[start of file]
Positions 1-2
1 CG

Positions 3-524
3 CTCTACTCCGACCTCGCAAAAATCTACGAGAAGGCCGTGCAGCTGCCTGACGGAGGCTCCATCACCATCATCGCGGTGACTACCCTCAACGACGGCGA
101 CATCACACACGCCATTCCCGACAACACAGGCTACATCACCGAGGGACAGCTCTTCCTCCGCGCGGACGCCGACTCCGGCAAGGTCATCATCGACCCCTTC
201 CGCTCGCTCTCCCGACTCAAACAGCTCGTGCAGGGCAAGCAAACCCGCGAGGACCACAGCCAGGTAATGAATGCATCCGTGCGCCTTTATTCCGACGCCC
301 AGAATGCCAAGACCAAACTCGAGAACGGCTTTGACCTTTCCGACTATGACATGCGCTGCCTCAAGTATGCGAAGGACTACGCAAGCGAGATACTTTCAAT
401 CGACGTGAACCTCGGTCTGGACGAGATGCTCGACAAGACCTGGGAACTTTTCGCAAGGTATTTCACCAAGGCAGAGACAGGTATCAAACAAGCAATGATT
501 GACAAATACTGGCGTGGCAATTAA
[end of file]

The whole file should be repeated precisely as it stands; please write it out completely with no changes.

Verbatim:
Positions 1-2
1 CG

Positions 3-524
3 CTCTACTCCGACCTCGCAAAAATCTACGAGAAGGCCGTGCAGCTGCCTGACGGAGGCTCCATCACCATCATCGCGGTGACTACCCTCAACGACGGCGA
101 CATCACACACGCCATTCCCGACAACACAGGCTACATCACCGAGGGACAGCTCTTCCTCCGCGCGGACGCCGACTCCGGCAAGGTCATCATCGACCCCTTC
201 CGCTCGCTCTCCCGACTCAAACAGCTCGTGCAGGGCAAGCAAACCCGCGAGGACCACAGCCAGGTAATGAATGCATCCGTGCGCCTTTATTCCGACGCCC
301 AGAATGCCAAGACCAAACTCGAGAACGGCTTTGACCTTTCCGACTATGACATGCGCTGCCTCAAGTATGCGAAGGACTACGCAAGCGAGATACTTTCAAT
401 CGACGTGAACCTCGGTCTGGACGAGATGCTCGACAAGACCTGGGAACTTTTCGCAAGGTATTTCACCAAGGCAGAGACAGGTATCAAACAAGCAATGATT
501 GACAAATACTGGCGTGGCAATTAA